The One where they Ate their Children

Now as the King of Israel was walking on the city wall, a woman cried out to him, “Help, my lord king!”

He said, “No! Let the LORD help you. How can I help you? From the threshing floor or from the wine press?” But then the king asked her, “What is your complaint?”

She answered, “This woman said to me, ‘Give up your son; we will eat him today, and we will eat my son tomorrow.’ So we cooked my son and ate him. The next day I said to her, ‘Give up your son and we will eat him.’ But she has hidden her son.”

When the king heard the words of the woman he tore his clothes . . .  and he said, “So may God do to me, and more, if the head of Elisha son of Shaphat stays on his shoulders today.” (2Ki 6:26-31)

King Jeroram had been leading his people in evil ways which has caused the city to be under siege by an army. His people can’t get food so they resort to eating their children.  Not good on so many levels.

But notice, the King not only doesn’t think it is his job to take care of his people, he sends his thoughts and prayers when they ask for help: “Let God help you.”  He doesn’t take responsibility.  He doesn’t try to help. He doesn’t even take action against this horrible crime. Instead… he blames the prophet Elisha by sending out an ancient tweet: Today I will cut off Elisha’s head!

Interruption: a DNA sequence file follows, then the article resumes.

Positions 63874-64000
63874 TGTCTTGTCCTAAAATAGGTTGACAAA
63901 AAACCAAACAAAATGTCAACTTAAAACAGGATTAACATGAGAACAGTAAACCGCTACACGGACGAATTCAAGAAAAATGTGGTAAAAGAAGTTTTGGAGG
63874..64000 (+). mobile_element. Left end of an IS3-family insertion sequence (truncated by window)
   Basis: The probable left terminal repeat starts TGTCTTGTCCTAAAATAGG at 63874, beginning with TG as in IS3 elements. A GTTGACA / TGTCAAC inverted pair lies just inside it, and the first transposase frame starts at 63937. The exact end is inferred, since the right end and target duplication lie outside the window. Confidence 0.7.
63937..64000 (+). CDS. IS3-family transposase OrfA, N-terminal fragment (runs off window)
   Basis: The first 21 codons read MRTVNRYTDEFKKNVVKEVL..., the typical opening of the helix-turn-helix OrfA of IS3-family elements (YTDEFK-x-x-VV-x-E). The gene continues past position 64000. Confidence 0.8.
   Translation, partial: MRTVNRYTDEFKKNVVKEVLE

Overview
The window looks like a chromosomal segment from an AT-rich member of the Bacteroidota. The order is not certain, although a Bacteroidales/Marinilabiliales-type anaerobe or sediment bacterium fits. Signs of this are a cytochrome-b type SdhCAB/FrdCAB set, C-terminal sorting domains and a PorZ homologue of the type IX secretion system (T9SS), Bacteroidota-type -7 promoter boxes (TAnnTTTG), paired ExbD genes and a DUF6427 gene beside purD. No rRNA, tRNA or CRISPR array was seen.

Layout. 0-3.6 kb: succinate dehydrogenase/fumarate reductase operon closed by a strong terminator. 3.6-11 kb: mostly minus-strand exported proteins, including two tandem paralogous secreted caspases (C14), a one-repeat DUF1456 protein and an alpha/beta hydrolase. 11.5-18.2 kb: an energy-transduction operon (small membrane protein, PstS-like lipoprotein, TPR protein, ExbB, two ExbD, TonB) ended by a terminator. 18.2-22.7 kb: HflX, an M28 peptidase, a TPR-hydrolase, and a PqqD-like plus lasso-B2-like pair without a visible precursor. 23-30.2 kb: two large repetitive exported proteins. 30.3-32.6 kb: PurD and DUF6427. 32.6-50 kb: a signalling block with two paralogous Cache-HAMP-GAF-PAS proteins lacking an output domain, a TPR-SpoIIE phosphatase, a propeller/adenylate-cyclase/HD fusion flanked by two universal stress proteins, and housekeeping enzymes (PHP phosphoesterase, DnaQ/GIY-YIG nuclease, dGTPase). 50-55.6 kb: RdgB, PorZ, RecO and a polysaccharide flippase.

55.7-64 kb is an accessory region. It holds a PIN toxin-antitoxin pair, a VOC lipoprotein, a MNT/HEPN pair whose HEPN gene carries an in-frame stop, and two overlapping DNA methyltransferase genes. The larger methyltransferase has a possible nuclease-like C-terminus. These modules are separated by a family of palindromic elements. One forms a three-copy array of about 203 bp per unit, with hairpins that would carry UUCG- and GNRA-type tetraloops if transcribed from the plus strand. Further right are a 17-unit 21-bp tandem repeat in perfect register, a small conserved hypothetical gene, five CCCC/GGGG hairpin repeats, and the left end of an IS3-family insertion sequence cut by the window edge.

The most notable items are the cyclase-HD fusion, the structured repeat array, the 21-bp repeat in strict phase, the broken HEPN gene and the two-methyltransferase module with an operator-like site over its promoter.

Why blame your local prophet?

Elisah, the prophet, had made King Jeroram aware that because of his evil,  a siege was coming where desperate men and women end up eating their children. The ancient book of Deuteronomy goes on to say that when that happens, worse will follow:

“God will overwhelm both you and your offspring with severe and lasting afflictions and grievous maladies . . . until you are destroyed” (Deuteronomy 28:52-59).

King Jeroram is scared. It seems that, in his mind, Elisha was supposed to make things right with God. But that isn’t how prophets work – they warn you to repent and the rest is pretty much between you and God.

If you were Elisha, what would you tell the powers today to repent of?

April’s Books

The Wild Goose Festival